Rushton canoe?

pat chapman

Willits biographer
I looked at a canoe yesterday for someone wanting to sell, and think I stumbled on a Rushton. Unfortunately, the interior is painted and there are no decals or nameplates anywhere. Very faintly stamped on the bow stem appears to be "JH Rushton, Canton NY". Originally this looks like it was covered by a round metal tag, which is long gone. We couldn't find a serial number anywhere, but the paint is pretty thick. This is an odd canoe - closed gunwales, but without evidence of a railcap. The shear plank is very wide, at least double the width of the other planks. The bow seat is mounted on stringers screwed to the ribs and the stern seat is bolted directly to the inwales w/o dowel extenders. Both seats are roughly built w/o much relief of the edges. The only thwart is the rear quarter thwart, and there is no evidence others were ever present. Sorry, neither of us had a tape measure to get dimensions, but it appears to be about 16'.

Any opinions on whether this is a Rushton, and if so, what model and vintage? Is the end of the stem where I should tell the owner to look for the serial number?


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Hi Pat,

I could very well be. The very wide sheer plank is a distinctive Rushton characteristic. I think the closed-gunwales are appropriate as well, but sometimes you see the edge of the sheer plank between the rails. The bow seat on cleats is also typical.

The decks look wrong though, they should be heart-shaped, and the stern seat should be trapezoidal in shape. It's possible these are replacements, or it was built differently than typical for some reason.

If there is a serial number, it would be on one of the stems in the usual place. You can't tell anything from them though. Also look for a Rushton stamp on top of the thwart in the center.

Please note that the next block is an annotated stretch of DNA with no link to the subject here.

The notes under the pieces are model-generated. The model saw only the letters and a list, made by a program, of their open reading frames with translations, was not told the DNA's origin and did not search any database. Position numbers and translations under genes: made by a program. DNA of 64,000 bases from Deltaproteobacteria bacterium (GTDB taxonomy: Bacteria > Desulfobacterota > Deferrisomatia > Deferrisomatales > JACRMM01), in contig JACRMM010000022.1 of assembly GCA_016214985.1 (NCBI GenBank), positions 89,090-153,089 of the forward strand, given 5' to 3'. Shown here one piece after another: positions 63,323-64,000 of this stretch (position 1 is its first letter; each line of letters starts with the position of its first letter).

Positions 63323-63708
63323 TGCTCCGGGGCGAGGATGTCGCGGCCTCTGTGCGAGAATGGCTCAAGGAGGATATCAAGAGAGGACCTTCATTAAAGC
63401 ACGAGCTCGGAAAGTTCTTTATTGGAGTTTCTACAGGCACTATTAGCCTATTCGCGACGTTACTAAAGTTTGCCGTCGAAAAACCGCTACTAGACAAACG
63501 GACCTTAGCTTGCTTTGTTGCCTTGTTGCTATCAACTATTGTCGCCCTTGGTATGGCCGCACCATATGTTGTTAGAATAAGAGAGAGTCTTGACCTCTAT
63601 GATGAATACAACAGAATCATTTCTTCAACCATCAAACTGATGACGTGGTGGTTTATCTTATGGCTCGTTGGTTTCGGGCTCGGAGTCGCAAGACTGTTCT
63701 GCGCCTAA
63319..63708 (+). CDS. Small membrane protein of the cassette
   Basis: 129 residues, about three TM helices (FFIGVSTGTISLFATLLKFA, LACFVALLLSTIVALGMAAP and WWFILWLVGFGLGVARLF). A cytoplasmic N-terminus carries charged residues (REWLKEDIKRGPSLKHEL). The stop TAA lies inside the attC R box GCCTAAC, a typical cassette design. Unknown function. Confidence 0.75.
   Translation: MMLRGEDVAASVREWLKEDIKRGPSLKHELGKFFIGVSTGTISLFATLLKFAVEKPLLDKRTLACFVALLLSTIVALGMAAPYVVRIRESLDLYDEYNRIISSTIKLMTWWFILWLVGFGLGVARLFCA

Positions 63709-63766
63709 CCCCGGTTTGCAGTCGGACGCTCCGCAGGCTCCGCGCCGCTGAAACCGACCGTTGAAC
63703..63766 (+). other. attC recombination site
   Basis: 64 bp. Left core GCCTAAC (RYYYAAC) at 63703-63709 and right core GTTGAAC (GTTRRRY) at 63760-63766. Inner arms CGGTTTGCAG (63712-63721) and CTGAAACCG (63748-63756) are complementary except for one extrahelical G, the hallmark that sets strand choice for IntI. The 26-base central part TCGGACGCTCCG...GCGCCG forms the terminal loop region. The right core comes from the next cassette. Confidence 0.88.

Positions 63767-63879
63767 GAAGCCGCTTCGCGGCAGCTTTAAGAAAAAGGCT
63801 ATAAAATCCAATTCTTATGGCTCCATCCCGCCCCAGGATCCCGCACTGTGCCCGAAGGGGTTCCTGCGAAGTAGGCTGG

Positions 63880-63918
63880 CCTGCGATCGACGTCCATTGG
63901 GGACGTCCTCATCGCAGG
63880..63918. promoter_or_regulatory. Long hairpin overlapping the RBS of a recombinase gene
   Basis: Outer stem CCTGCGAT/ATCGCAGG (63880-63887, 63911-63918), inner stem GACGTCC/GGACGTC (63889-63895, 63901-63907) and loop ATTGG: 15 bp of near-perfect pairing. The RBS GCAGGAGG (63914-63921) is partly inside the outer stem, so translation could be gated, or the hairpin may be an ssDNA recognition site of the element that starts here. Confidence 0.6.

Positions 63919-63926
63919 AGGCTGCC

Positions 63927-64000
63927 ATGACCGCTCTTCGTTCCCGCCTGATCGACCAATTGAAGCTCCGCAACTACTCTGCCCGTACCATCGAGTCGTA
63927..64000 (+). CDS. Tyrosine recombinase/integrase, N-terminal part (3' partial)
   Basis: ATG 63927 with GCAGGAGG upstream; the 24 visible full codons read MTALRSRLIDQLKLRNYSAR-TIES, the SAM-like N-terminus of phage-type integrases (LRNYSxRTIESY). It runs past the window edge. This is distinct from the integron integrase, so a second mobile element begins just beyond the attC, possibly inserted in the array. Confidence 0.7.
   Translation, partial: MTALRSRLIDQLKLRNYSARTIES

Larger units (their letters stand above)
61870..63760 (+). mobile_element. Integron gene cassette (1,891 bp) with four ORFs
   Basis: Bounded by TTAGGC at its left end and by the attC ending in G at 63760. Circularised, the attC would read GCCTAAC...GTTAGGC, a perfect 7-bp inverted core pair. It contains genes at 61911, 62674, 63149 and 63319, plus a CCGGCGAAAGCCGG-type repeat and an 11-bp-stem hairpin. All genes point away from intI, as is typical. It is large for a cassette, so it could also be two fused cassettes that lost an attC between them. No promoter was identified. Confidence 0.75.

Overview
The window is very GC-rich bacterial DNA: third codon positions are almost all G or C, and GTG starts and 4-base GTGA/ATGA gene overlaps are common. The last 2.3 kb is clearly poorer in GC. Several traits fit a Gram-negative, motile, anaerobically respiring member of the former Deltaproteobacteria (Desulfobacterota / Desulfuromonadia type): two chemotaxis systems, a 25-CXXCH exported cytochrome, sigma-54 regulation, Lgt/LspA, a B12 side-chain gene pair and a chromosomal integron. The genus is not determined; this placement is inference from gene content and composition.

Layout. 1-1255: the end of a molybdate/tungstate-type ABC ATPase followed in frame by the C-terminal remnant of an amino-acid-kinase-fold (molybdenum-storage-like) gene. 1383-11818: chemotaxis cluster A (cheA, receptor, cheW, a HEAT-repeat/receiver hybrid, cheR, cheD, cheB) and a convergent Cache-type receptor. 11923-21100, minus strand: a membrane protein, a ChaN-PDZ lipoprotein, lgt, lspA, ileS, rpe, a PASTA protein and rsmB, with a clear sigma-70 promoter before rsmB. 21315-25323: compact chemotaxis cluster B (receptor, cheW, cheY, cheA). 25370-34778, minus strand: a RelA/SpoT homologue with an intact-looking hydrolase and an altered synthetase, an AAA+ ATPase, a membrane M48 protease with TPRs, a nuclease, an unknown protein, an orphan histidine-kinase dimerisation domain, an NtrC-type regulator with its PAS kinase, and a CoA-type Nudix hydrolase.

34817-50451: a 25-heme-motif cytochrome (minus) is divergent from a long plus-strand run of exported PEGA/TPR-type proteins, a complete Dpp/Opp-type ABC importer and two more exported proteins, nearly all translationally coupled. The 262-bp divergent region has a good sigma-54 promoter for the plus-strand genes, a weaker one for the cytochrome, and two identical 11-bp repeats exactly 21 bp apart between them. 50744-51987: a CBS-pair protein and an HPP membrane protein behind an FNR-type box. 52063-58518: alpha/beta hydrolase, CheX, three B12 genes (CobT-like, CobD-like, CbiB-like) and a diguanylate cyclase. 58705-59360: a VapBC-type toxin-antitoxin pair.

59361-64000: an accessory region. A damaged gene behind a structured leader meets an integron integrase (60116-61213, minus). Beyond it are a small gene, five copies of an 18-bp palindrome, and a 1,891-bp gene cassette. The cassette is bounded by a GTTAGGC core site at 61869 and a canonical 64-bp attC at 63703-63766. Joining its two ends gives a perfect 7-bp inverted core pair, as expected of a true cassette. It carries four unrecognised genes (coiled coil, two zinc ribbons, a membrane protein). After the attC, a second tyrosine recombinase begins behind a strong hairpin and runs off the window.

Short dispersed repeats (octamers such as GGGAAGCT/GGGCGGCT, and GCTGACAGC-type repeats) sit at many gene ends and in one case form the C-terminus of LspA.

Hi Pat,

It does look like a Rushton Grade A canoe. Rushton's all-wood canoes had inwales "pocketed" to take the ends of the ribs. The outwales were put on so that from the top you see inwale, shear plank, outwale. In Grade A wood-canvas canoes, however, the inwale is both pocketed for the ribs and rabbeted to cover the top edge of the planking. Thus, from the top, you see only inwale and outwale tightly apposed to each other. Old Town did something similar and called it "double gunwale" construction.

The square-edge seat frames seem reasonable, as is mounting on cleats. The single thwart was a stated feature of Grade A wood-canvas canoes (unfortunately- look how the canoe has relaxed ahead of the thwart). The decks are odd, so may have been replaced, but Rushton offered at least 3 deck syles on wood-canvas canoes. This could well be original. Stripping could prove useful- trim should be cherry. Finally, the floor rack is a bit odd. Rushton catalogs show 6 longitudinal members, not 5. So it looks like a Rushton with only a couple of unusual features that could easily be original.

Seems unusual that a Grade A canoe would not be tagged. There were several styles of Ruhton tag, so stripping the decks may reveal nail holes that tell which style tag was there. You may also find the Rushton name stamped in a variety of places including stem bands.

Thanks Dan and Michael. I'll pass the word on to the owner of this canoe. She'll be pleased to know what she has.